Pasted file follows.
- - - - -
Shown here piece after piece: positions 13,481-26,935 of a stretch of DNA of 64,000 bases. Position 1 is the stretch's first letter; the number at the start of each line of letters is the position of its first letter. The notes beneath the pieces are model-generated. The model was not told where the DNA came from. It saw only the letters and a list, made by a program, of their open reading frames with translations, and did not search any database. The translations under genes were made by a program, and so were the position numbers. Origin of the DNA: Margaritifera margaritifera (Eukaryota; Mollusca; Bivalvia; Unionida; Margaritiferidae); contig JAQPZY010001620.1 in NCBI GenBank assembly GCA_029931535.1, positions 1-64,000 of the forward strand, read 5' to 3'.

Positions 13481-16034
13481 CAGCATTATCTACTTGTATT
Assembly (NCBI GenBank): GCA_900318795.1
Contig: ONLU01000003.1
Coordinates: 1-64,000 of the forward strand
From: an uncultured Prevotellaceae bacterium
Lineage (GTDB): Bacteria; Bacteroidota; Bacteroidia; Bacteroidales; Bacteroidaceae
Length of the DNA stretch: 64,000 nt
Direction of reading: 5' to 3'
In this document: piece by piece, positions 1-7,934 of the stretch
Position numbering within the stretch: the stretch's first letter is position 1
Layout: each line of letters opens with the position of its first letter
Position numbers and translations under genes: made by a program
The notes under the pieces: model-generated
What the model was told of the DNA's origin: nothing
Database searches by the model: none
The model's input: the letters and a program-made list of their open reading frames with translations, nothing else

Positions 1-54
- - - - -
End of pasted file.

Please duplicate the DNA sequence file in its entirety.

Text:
Shown here piece after piece: positions 13,481-26,935 of a stretch of DNA of 64,000 bases. Position 1 is the stretch's first letter; the number at the start of each line of letters is the position of its first letter. The notes beneath the pieces are model-generated. The model was not told where the DNA came from. It saw only the letters and a list, made by a program, of their open reading frames with translations, and did not search any database. The translations under genes were made by a program, and so were the position numbers. Origin of the DNA: Margaritifera margaritifera (Eukaryota; Mollusca; Bivalvia; Unionida; Margaritiferidae); contig JAQPZY010001620.1 in NCBI GenBank assembly GCA_029931535.1, positions 1-64,000 of the forward strand, read 5' to 3'.

Positions 13481-16034
13481 CAGCATTATCTACTTGTATT
Assembly (NCBI GenBank): GCA_900318795.1
Contig: ONLU01000003.1
Coordinates: 1-64,000 of the forward strand
From: an uncultured Prevotellaceae bacterium
Lineage (GTDB): Bacteria; Bacteroidota; Bacteroidia; Bacteroidales; Bacteroidaceae
Length of the DNA stretch: 64,000 nt
Direction of reading: 5' to 3'
In this document: piece by piece, positions 1-7,934 of the stretch
Position numbering within the stretch: the stretch's first letter is position 1
Layout: each line of letters opens with the position of its first letter
Position numbers and translations under genes: made by a program
The notes under the pieces: model-generated
What the model was told of the DNA's origin: nothing
Database searches by the model: none
The model's input: the letters and a program-made list of their open reading frames with translations, nothing else

Positions 1-54